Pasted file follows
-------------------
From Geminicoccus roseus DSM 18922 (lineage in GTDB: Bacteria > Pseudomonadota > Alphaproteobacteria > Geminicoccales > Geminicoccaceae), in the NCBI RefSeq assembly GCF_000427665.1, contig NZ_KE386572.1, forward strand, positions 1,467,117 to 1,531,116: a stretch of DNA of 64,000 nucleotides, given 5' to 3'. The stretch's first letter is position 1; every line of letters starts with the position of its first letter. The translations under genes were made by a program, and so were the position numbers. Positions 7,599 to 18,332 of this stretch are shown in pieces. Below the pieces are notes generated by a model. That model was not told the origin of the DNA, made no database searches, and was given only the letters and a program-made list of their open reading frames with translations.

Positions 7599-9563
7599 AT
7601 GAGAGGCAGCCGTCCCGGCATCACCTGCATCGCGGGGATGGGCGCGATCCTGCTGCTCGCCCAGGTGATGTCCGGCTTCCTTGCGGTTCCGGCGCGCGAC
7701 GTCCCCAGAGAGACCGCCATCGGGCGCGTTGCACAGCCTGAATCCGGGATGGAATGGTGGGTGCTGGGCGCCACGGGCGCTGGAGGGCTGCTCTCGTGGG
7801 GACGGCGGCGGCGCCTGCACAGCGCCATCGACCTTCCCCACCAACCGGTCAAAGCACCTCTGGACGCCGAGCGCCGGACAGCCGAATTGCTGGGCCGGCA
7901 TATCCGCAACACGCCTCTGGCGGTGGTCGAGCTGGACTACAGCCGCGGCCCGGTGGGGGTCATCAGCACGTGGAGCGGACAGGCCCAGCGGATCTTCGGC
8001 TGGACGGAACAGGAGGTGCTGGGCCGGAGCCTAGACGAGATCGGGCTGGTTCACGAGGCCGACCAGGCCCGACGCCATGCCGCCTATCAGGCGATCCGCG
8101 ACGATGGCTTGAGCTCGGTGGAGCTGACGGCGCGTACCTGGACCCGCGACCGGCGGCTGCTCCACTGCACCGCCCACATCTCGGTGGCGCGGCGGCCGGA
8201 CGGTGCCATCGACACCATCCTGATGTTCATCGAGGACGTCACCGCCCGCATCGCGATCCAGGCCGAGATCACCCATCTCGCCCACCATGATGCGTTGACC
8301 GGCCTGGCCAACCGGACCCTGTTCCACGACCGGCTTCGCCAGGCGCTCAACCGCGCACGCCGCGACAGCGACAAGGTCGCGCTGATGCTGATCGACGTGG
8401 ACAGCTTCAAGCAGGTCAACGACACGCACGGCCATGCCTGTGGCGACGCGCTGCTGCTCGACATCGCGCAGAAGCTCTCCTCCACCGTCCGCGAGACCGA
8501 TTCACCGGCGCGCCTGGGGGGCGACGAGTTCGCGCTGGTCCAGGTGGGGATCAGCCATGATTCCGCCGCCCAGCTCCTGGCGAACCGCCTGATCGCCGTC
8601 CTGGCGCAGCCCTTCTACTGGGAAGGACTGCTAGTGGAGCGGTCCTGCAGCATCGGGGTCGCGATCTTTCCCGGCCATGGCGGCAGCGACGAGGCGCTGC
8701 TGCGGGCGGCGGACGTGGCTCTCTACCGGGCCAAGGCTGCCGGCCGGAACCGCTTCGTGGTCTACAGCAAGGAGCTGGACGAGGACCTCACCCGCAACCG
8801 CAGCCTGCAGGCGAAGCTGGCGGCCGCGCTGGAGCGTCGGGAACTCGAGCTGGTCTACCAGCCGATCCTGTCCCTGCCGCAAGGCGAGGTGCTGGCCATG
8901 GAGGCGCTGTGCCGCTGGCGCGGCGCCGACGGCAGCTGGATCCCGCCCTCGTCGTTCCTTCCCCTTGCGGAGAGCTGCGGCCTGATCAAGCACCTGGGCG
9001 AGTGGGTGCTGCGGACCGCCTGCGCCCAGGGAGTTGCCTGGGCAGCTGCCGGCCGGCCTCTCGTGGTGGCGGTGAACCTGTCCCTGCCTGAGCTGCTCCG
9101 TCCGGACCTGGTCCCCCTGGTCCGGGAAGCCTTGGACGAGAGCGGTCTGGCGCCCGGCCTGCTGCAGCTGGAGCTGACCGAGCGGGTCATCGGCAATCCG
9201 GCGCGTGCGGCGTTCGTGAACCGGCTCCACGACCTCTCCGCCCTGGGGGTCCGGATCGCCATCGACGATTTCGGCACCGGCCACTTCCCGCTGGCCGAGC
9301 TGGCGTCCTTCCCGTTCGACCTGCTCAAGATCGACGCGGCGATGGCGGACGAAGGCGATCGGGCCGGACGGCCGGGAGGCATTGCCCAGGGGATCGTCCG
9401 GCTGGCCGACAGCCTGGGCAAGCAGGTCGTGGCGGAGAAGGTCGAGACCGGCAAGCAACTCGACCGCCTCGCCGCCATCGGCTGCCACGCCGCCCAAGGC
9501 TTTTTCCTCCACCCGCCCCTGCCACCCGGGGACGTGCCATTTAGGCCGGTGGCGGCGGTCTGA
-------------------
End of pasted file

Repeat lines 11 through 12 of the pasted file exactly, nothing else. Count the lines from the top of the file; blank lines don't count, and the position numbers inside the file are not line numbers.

8301 GGCCTGGCCAACCGGACCCTGTTCCACGACCGGCTTCGCCAGGCGCTCAACCGCGCACGCCGCGACAGCGACAAGGTCGCGCTGATGCTGATCGACGTGG
8401 ACAGCTTCAAGCAGGTCAACGACACGCACGGCCATGCCTGTGGCGACGCGCTGCTGCTCGACATCGCGCAGAAGCTCTCCTCCACCGTCCGCGAGACCGA